University of Kent Demonstrates Ethernet’s 5G Efficacy —
A consortium of telecoms companies and academic institutions, led by the University of Kent, has achieved speeds of up to 5Gbps in a 5G test environment in a significant step towards the delivery of the next generation of high-speed mobile networks.
The experiment was part of the iCIRRUS (intelligent Converged network consolidating Radio and optical access aRound USer equipment) project that is designed to test technologies required to deliver future high-speed mobile networks. It is funded by the EU’s Horizon 2020 program.
The consortium has been a global pioneer in the use of Ethernet in the fronthaul segment of a mobile access network where mobile signals are received at antennas and sent to fixed base station terminals.
In the test environment, based at the headquarters of iCIRRUS partner Telekom Slovenije, the team demonstrated transfer rates of 100 Gbps in the fronthaul network using the technology it has developed.
This technology was then able to deliver speeds of up to 5 Gbps to end-user devices in a 5G-type network, proving the system the consortium has designed is able to comfortably handle the huge amount of data being received at the fronthaul network before passing it to fixed backhaul fiber networks. The technology could also be used for 4G services as well, giving it backwards compatibility to existing networks.
In order to meet the goals of high spectral and energy efficiency demanded in future mobile/wireless networks, iCIRRUS proposed the combination of 2 key concepts:
• increased use of device-to-device (D2D) communications
• use of a centralized- or cloud- Radio Access Network (C-RAN)
These are integrated with a mobile Cloud which further contributes to the increased spectral and energy efficiency, and enhanced overall performance, through intelligent monitoring.
End users benefit from this evolution by experiencing increased device battery lifetimes; improved quality of experience through high-bandwidth, low-latency services; and added resilience by utilizing the mobile Cloud.
The novel feature of iCIRRUS is to enable a converged 5G network supporting legacy mobile and fixed line services based on Ethernet transport and switching. The use of Ethernet to support all categories of the mobile network infrastructure, including Fronthaul, Midhaul, and Backhaul (generally known as xhaul), is something which has been distinctly lacking in the network evolution toolbox to date.
Such a network infrastructure can dramatically reduce costs for operators and service providers, with the potential for these reductions to be passed on as lower prices for end users.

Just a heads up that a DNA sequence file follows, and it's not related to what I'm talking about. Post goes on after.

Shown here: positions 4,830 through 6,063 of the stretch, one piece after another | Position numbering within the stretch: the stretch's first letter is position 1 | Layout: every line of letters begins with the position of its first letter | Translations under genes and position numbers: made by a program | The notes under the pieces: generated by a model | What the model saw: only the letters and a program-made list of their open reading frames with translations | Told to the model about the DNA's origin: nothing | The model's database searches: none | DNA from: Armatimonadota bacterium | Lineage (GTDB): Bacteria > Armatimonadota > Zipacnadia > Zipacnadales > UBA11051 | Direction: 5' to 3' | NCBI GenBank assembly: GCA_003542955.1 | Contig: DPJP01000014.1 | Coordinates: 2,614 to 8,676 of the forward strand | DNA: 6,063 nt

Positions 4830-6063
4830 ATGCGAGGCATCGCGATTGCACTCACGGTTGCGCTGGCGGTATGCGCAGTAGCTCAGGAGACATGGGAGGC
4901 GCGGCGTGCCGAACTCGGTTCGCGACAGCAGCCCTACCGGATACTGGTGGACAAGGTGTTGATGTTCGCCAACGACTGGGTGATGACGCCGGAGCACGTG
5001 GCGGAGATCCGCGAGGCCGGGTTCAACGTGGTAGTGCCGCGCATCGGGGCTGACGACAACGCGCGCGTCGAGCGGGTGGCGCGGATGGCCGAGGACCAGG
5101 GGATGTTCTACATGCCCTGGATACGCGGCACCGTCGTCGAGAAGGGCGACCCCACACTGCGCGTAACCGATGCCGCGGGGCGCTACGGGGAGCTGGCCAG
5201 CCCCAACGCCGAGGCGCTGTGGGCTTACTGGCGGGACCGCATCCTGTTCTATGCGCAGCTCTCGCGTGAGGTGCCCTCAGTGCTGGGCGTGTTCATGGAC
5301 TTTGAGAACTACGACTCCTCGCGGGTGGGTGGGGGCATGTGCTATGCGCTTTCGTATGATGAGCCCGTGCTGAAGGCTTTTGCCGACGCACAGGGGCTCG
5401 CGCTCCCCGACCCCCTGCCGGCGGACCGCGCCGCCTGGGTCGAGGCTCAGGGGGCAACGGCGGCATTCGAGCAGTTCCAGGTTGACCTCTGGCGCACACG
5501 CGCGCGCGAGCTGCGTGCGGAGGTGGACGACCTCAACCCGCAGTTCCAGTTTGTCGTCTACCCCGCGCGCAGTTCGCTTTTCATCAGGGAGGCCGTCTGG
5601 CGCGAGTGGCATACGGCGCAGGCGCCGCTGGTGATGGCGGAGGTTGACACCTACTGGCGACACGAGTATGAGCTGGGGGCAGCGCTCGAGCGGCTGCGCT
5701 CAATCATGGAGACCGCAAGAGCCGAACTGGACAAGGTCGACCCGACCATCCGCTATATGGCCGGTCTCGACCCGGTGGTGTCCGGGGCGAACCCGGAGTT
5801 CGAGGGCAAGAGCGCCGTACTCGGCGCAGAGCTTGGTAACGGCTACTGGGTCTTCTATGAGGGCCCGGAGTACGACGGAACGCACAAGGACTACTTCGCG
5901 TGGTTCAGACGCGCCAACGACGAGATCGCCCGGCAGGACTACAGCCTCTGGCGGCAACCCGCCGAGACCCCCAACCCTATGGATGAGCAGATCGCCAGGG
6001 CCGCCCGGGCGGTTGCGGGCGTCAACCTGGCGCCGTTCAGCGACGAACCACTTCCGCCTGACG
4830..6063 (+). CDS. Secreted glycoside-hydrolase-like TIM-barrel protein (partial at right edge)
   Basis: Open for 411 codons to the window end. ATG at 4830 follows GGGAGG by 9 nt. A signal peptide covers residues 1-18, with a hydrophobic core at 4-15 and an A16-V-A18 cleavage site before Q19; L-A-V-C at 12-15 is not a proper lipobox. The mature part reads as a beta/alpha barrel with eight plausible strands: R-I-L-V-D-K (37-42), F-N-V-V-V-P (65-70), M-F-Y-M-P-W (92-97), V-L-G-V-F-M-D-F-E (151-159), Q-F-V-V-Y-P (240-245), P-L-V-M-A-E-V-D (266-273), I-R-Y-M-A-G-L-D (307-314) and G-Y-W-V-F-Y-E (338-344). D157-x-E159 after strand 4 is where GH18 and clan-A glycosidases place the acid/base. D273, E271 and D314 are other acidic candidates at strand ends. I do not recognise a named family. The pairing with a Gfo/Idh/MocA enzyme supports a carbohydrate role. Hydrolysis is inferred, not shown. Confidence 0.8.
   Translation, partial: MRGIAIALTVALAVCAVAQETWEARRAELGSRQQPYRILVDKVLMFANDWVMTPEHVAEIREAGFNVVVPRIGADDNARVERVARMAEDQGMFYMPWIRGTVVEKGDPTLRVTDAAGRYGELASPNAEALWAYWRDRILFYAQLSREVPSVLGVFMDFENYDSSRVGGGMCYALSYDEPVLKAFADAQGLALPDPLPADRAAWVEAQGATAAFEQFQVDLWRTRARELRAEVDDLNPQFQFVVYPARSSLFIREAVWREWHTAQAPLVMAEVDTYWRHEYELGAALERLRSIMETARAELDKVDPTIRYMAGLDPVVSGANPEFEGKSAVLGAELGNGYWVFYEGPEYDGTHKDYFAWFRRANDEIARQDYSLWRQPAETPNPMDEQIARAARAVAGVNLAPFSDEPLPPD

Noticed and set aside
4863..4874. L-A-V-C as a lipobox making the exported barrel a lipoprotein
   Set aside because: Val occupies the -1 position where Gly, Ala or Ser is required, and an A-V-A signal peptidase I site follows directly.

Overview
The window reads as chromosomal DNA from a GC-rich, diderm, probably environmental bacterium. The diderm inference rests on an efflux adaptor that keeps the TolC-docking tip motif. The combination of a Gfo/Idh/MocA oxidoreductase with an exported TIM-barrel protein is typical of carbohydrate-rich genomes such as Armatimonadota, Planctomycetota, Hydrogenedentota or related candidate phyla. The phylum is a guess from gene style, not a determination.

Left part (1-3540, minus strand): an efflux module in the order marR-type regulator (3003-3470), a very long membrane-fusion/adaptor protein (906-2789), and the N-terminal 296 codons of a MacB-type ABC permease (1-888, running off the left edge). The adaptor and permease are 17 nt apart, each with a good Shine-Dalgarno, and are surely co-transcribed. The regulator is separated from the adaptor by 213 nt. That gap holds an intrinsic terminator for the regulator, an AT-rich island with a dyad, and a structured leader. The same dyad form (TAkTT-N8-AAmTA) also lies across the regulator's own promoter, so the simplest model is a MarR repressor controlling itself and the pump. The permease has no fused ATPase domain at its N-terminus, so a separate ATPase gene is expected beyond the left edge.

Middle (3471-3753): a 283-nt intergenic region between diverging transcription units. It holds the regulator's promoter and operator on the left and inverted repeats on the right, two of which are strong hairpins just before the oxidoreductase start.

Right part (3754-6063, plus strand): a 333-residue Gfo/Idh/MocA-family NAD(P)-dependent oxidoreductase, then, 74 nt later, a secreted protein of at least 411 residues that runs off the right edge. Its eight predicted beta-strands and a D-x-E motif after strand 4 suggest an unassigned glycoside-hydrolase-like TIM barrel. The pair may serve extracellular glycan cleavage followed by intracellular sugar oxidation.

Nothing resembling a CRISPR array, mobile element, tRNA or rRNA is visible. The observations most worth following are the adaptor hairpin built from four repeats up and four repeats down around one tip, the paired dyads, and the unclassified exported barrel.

Using optical fiber Ethernet to support all categories of mobile infrastructure enables the possibility of a lower-cost fronthaul (or xhaul) due to the widespread use of Ethernet equipment.
• The use of Ethernet-based networking and virtual networking techniques in the fronthaul/xhaul, for flexible interconnection of Base station Baseband Units (BBUs)/Central Units (CUs) and Remote Radio Heads (RRHs)/Distributed Units (DUs).
• The possibility for a converged access network transporting both fixed line and mobile fronthaul/xhaul and backhaul user data.
• The use of standardized mechanisms over the common Ethernet fronthaul/midhaul transport for Service Level Agreements (SLAs) and Operations, Administration, and Maintenance (OAM).
• Self-Optimizing Networks (SON) enabled by the use of smart optical hardware pluggable frame/packet inspection modules, to rapidly provide information to the intelligent processing.
Kent’s involvement in iCIRRUS is led by its School of Engineering and Digital Arts. As well as Telekom Slovenije, the other partners in the consortium include Adva Optical Networking, Heinrich Hertz Institute and IAF from Germany, operators Orange from France and Primetel from Cyprus, cloud service provider Wellness Telecom from Spain, and the University of Essex and Viavi Solutions from the UK. For more information, please visit http://www.icirrus-5gnet.eu/ and https://www.eda.kent.ac.uk. To watch a video of the wider iCIRRUS project, please visit https://www.youtube.com/watch?v=3jAX4J7-pOk&feature=youtu.be.
Established in 1965, the University of Kent, the UK’s European university, now has almost 20,000 students across campuses or study centers at Canterbury, Medway, Tonbridge, Brussels, Paris, Athens, and Rome. It has been ranked 22nd in the Guardian University Guide 2018, and 25th in the Complete University Guide 2018, and in June 2017 was awarded a gold rating, the highest, in the UK Government’s Teaching Excellence Framework (TEF). For more information, please visit https://www.kent.ac.uk/about/.